Leaching experiments for the Aki umber: The results of leaching experiments for the Aki umber are shown in Figure 5 (leachate: hydrochloric acid) and Figure 6 (sulfuric acid). As with the experiments for the Kunimiyama umber, the extraction percentages of elements from the Aki umber generally increased over time with both leachates. However, Mo and Th extraction values decreased with time in some cases. Extraction percentages of REE were higher than those of the Kunimiyama umber and were 25.6% for Sc, 94.1% for Y, 42.8% for Ce, 83.8% for LREE, and 90.2% for HREE at the highest (leachate: HCl, particle size: 25–150 μm, leaching time: 720 min). The extraction percentages of Fe and Mn were low and amounted to 2.1% and 8.6%, respectively, for hydrochloric acid (particle size: 25–150 μm, leaching time: 1440 min) and 1.9% and 8.2%, respectively, for sulfuric acid (particle size: 25–150 μm, leaching time: 1440 min) at the highest.
Leaching experiments for the Cyprus umber: The results of leaching experiments for the Cyprus umber are shown in Figure 7 (leachate: hydrochloric acid) and Figure 8 (sulfuric acid). The extraction percentages of elements generally increased with leaching time with both leachates. However, P extraction values clearly decreased with time. REE extraction except for Sc and Ce showed high percentages up to 100% and was generally high at the large particle size fraction with both leachates. This may be because goethite at the particle surface changed to hematite during the drying and inhibited the leaching reaction by acting as a passivation layer. The extraction percentages of Fe and Mn were low and amounted to 1.1% and 7.2%, respectively, for hydrochloric acid (particle size: 25–150 μm, leaching time: 1440 min) and 1.2% and 6.1%, respectively, for sulfuric acid (particle size: 25–150 μm, leaching time: 1440 min) at the highest. The extraction percentages of valuable metals were lower than 30% in all cases.
4.1. Host Minerals of REE
The experimental results for large particle size fractions were susceptible to the sample heterogeneity. In addition, it was revealed that the co-precipitation of rare-earth sulfate with calcium sulfate led to a decrease of the REY amount in the leached solution using sulfuric acid [37,38], and thus, the dissolution behavior and the host materials of REY should be discussed based on the results of the smallest particle size fraction sample using hydrochloric acid.
In marine sediments, REY are generally hosted in calcium phosphate (apatite), Fe-Mn oxide/hydroxide, and terrigenous material [5,39,40,41]. We discuss the host minerals of REY in each sample on the premise that the host minerals of REY in the umber samples were the above-mentioned materials, because the umber had originated in marine sediments (hydrothermal metalliferous sediments).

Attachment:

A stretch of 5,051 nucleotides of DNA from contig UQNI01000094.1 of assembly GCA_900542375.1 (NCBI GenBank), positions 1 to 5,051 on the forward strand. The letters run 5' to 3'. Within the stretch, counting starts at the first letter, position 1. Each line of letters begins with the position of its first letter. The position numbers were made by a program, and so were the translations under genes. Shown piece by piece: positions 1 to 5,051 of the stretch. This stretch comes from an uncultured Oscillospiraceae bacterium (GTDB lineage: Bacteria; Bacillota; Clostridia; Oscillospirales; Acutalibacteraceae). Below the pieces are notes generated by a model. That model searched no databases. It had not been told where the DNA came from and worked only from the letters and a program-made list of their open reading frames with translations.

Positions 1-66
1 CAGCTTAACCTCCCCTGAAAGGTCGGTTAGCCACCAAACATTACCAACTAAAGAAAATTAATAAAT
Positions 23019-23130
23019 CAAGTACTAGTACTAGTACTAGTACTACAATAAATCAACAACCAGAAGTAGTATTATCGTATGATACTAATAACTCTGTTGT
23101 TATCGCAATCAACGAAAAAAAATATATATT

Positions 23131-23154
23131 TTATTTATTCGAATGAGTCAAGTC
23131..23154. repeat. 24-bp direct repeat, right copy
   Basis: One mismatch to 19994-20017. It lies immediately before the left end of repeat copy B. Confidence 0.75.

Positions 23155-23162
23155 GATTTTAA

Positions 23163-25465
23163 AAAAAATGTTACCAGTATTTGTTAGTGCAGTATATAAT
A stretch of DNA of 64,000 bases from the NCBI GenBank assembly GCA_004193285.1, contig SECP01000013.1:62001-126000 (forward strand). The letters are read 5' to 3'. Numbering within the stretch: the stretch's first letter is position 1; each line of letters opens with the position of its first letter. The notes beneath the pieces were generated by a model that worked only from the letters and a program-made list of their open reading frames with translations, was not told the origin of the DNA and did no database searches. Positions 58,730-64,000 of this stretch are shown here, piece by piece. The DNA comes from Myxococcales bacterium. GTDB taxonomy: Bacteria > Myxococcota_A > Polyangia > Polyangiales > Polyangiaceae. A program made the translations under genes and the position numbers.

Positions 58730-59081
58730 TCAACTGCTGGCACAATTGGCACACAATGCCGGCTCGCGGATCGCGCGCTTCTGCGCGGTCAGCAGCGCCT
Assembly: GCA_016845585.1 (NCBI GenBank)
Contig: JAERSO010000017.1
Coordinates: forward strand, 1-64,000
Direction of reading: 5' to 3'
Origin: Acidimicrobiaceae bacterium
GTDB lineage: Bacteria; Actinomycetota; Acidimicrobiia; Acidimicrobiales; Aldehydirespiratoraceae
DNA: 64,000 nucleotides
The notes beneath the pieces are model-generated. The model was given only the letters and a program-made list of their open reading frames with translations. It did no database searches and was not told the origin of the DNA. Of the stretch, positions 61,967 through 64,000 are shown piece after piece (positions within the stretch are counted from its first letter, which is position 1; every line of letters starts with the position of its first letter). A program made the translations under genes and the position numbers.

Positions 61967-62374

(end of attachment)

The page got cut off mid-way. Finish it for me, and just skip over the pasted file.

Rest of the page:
In the experiments for the Kunimiyama umber, while the extraction percentage of Ca (main constituent of apatite) reached 87.8% at 5 min leaching time (Figure 3a), that of REY remained only at ~20% (Y: 16.7%, LREE: 8.3%, and HREE: 13.3%). Therefore, the amount REY in apatite was estimated to be up to 20%. On the other hand, P extraction increased with time (53.4% to 91.0% from 5 min to 1440 min) despite the observation that the Ca extraction value did not change with time (87.8% to 89.7%); therefore, the increment of P extraction from 5 to 1440 min was due to other minerals than apatite. On the other hand, the Mn extraction amount increased with time and the extraction form (changed with time) closely resembled that of REE excluding Ce (Figure 3a). These findings suggest that most of REY in the Kunimiyama umber exists with Mn. REY coexisting with the Fe and Mn oxide/hydroxide in deep-sea sediments can be extracted easily by using a long enough leaching time and by increasing the acid concentration [37,38]. This may be because REY are not incorporated into the structure of the oxide/hydroxide but are adsorbed on the mineral surface. However, the mineral phase of Mn in the Kunimiyama umber was changed to a silicate mineral (bementite) due to regional metamorphism in the process of subduction/uplift, which led to a decrease of the REY extraction. Ce extraction showed lower values than other REE. Ce is oxidized easily to the tetravalent form in the presence of oxidative seawater, and it precipitates as oxide and is removed from seawater [42,43]. Therefore, Ce is depleted compared with other REE in seawater, and it is strongly influenced by substances other than those of seawater origin (mainly terrigenous material). Terrigenous material is mainly composed of silicate minerals, which generally have a high acid tolerance, and therefore, Ce extraction from umber samples showed low values. As with Ce, Ti also showed low extraction percentages.